MADISON, Wis. (Reuters) - A hearing into a Republican-led drive to make Wisconsin the 25th right-to-work state opened on Tuesday as union members, some in hard hats and overalls, rallied at the state Capitol Building in opposition to the measure.
Wisconsin Governor Scott Walker, a potential Republican candidate for president in 2016, will sign a bill if it makes it to his desk, a spokeswoman has said.
Walker backed a law to limit the power of public sector unions shortly after becoming governor four years ago and in 2012 survived a recall election sought by Democrats and union members, making him a favorite of conservatives nationally.
The latest bill would prohibit workers from being required to join or financially support a union, such as through dues, as a condition of employment.
A committee in the Republican-controlled Senate is expected to vote later on Tuesday after the hearing to send the proposed measure to the full Senate for a vote as soon as Wednesday.
The majority Republican state Assembly is expected to take up the bill the week of March 2.
“I don’t think that there is any other piece of legislation that sends a stronger message to those who might think about expanding here or locating here than this bill,” Senate Majority Leader Scott Fitzgerald said at the outset of the hearing.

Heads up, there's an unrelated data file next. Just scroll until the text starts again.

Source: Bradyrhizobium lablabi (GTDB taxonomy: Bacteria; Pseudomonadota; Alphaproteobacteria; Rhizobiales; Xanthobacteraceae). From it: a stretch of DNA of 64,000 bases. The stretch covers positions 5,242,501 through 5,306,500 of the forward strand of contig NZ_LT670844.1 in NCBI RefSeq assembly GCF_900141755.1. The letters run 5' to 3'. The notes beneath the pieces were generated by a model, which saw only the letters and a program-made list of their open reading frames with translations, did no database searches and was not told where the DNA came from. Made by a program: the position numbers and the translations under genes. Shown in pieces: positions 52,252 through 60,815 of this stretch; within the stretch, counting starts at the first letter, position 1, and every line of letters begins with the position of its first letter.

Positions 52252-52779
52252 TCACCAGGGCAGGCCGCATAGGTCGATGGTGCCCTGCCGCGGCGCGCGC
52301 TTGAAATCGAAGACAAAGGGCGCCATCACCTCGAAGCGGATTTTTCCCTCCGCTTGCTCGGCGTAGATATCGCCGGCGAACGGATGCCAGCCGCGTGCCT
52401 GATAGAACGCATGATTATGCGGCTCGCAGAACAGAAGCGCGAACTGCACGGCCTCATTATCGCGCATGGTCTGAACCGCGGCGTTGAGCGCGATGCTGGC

Fitzgerald, who said Friday the bill would be considered on a fast-track in an extraordinary session this week, said the measure would make Wisconsin more competitive.
Workers opposing the measure began to chant shortly after the hearing began and then organized a rally outside the building, including Michael Ladwig, 53, a carpenter from Rio, Wisconsin, who wore a scuffed white hard hat and a green jacket.
“The idea of taking from middle Americans to give to the upper class is just dead wrong,” Ladwig said. “I never thought I would see this day and that this action would take place in this state.”
University of Oregon Associate Professor Gordon Lafer opposed the bill and Wisconsin Policy Research President Mike Nichols spoke in favor of the measure.
“Wisconsin’s role in the national economy has shrunk with the passage of time, we know that; the analysis suggests that passage of a right-to-work law likely would slow and possibly reverse that trend,” Nichols testified.
Marquette University economics professor Abdur Chowdhury, said right-to-work laws were not a top 10 reason for businesses to locate in Wisconsin and firms look more toward technology development, tax policies and infrastructure.
“Business firms look at the entire business package,” Chowdhury said.
Reporting by Brendan O'Brien; Editing by Lisa Lambert and Cynthia Osterman